Keep your family’s spirits up when the holiday season is winding down.
The holidays arrive and faster than you could have imagined, they’re over, leaving behind the promise of… well, normalcy. This can be a big letdown for kids who’ve bundled all of their excitement and energy for weeks, and who now suffer from a case of post-holiday blues.
Luckily, there are many ways to boost your family’s spirits once the holidays are a thing of the past.
Try these tips to help your kids coast happily into the New Year:
Go easy on screens
Most parents and school-age children don’t have a lot of extra time to sit and enjoy a movie or catch up on social media during the school year or workweek. So when there’s extra time to veg out over holiday breaks and work vacations, it’s tempting to lounge in front of the television or update your social media sites.
There’s no harm in this, of course, unless it becomes excessive. It’s easy for kids (and parents) to roll from one screen to another and before you know it, it’s three in the afternoon and no one has ingested anything but potato chips and chocolate milk all day. The sugar crash alone is enough to make anyone a little cranky.
Keep in mind, you will eventually have to get back on a schedule, so don’t deviate too much. Allow everyone some indulgences, but don’t fall under the spell of blue-light haze. It tampers with your body as well as your mind.
Take a night-light stroll
Nothing says ‘holiday season’ like stores and houses adorned with twinkling lights. But let’s face it, when December winds down and the calendar flips to a new year, these displays can feel a little depressing.
Before the sadness sets in, go for a night walk or drive with your kids to take in the lights one last time. You can even make a game out of it, awarding honors like “Best Winter Wonderland” or “Most Like the Griswolds.”
These little jaunts have lots of benefits. For one thing, they get everyone out of the house, which can be a difficult thing to do among piles of presents (and hours of football games). They also facilitate some quality family time. Even if you have to drive to see some lights, just being together and having some light conversation is a simple treat (make sure everyone leaves their phones at home). Plus, if you have young children, a long ride in a warm car may just be enough to help them drift into a peaceful sleep.
The holidays, and the accompanying school breaks and days off, bring about the best and worst of disruptions: a major change in routine. While it initially feels great to stay up late and sleep past seven, the lack of structure over the course of many days can affect your family’s mood and wreak havoc on productivity.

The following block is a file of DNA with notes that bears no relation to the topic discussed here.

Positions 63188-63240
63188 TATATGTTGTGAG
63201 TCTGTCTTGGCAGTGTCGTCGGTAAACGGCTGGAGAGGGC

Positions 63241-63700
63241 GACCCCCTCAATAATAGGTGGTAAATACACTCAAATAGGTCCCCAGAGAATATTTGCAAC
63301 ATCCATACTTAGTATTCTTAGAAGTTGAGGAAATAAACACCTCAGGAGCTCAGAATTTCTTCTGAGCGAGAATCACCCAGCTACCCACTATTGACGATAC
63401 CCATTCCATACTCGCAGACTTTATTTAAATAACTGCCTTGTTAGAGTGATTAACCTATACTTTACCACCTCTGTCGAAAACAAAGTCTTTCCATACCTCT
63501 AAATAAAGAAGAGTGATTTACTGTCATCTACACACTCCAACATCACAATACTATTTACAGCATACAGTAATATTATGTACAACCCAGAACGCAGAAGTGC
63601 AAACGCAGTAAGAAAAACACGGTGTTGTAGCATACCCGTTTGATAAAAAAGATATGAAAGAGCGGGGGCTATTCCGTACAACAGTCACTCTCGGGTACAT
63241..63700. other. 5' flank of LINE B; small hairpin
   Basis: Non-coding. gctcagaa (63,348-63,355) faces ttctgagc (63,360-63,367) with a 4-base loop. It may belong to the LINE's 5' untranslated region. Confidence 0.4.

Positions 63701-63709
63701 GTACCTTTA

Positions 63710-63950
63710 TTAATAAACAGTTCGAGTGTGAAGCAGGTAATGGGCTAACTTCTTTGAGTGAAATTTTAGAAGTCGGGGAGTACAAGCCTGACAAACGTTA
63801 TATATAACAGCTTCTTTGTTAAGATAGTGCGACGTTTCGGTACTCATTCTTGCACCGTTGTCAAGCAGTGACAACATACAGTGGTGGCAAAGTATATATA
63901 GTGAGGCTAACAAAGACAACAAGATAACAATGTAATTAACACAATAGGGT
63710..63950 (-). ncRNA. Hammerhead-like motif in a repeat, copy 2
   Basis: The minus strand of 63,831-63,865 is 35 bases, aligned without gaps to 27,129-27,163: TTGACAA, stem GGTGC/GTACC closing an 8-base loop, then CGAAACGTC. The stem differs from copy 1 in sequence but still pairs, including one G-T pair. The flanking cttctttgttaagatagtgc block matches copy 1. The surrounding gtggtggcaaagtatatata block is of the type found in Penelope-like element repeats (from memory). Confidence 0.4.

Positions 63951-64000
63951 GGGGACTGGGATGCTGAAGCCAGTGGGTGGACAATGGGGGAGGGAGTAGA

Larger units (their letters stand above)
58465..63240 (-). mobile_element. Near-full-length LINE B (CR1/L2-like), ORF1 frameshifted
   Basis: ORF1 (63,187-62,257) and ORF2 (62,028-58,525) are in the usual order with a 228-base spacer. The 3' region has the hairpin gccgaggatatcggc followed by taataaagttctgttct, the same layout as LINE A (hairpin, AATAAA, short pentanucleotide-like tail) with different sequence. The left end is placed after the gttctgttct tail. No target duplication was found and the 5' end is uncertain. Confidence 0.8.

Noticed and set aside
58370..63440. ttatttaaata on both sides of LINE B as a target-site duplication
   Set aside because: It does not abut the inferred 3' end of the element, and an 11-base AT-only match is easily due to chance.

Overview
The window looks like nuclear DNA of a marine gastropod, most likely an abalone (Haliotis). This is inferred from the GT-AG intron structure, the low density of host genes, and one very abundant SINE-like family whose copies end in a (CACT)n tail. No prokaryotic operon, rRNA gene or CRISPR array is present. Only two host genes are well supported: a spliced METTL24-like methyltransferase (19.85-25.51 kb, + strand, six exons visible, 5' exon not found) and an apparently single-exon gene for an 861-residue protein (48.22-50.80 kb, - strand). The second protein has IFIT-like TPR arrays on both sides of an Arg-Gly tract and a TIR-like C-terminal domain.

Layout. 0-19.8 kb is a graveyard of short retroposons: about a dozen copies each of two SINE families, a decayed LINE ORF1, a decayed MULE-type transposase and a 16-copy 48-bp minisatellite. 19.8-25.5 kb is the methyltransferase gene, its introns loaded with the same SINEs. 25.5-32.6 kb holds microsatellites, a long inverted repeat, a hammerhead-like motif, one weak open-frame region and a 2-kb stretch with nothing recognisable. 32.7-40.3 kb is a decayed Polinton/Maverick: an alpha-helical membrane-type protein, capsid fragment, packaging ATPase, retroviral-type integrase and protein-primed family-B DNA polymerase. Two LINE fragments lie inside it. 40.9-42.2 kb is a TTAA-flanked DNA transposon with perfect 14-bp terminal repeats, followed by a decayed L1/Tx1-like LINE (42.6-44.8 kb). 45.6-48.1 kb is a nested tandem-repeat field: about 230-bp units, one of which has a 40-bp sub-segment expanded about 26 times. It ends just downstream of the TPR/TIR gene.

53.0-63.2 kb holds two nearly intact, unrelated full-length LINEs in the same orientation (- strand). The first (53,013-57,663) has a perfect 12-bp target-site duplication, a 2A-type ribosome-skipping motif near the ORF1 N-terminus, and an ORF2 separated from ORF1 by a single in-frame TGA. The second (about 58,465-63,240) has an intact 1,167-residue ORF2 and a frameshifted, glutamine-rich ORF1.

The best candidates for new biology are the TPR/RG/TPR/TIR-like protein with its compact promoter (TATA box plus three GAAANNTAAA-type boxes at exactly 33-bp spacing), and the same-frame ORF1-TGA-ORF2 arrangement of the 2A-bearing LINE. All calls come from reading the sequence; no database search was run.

The truth is, there’s a certain comfort in routines, so it’s never too early to start reclaiming some semblance of a daily schedule. If you usually eat dinner at six, maintain that as best you can. Also, stick reasonably close to bedtimes. If you need to return to work while your kids are home, make sure your care provider is on board, sticking to a nap and meal schedule, and limiting screen time and grazing.
Also, maintain expectations for chores. If your kids usually bring their dirty pajamas downstairs in the morning before school, have them keep it up. Do they read before bed? Hold on to that habit. It’s nice to have some time to relax, but if you ditch all of your routines, getting them back when you need them will seem downright impossible.
Reflect and preserve
It’s not your imagination - the holidays go by quickly, especially in comparison with the weeks spent preparing for them. For many parents, the exhaustion of holiday shopping, activities and cooking is so all-consuming that by the last week in December, they can barely snap a photo with their smartphone. So enlist some assistance in preserving your holiday memories. Pass around the camera over the course of winter vacation, and let everyone capture some memories. Then choose a night where you can print out some favorite photos and have a few laughs to remember this year’s good times. No printer? You can also work together to create a photo collage or book online. This is a great way for kids to reflect on the happy memories you’ve made, and also helps preserve them for years to come.
There comes a time when even the most festive family needs to bid farewell to the holidays. And while it’s sometimes sad to return to normalcy, it doesn’t have to be the end of anticipation. Choose something in the not-too-distant future to look forward to - a day off from school, the first snow day, the release of a book or movie, or even just the next weekend.
Plan a little celebration. A small ‘we made it through the first week back’ pizza party can be a great motivator for kids getting back in the swing of alarm clocks and algebra. If you’re really ambitious, start putting up decorations for Valentine’s Day. You can even do something small like keeping track of the sunset, and noticing how every day is a little lighter than the one before.
Don’t let your family fall victim to the holiday blues. Use these tips to brighten up the short January days, and before you know it, your kids will be looking forward to the next big thing. Happy New Year!
Beth is a freelance writer and mother of two.
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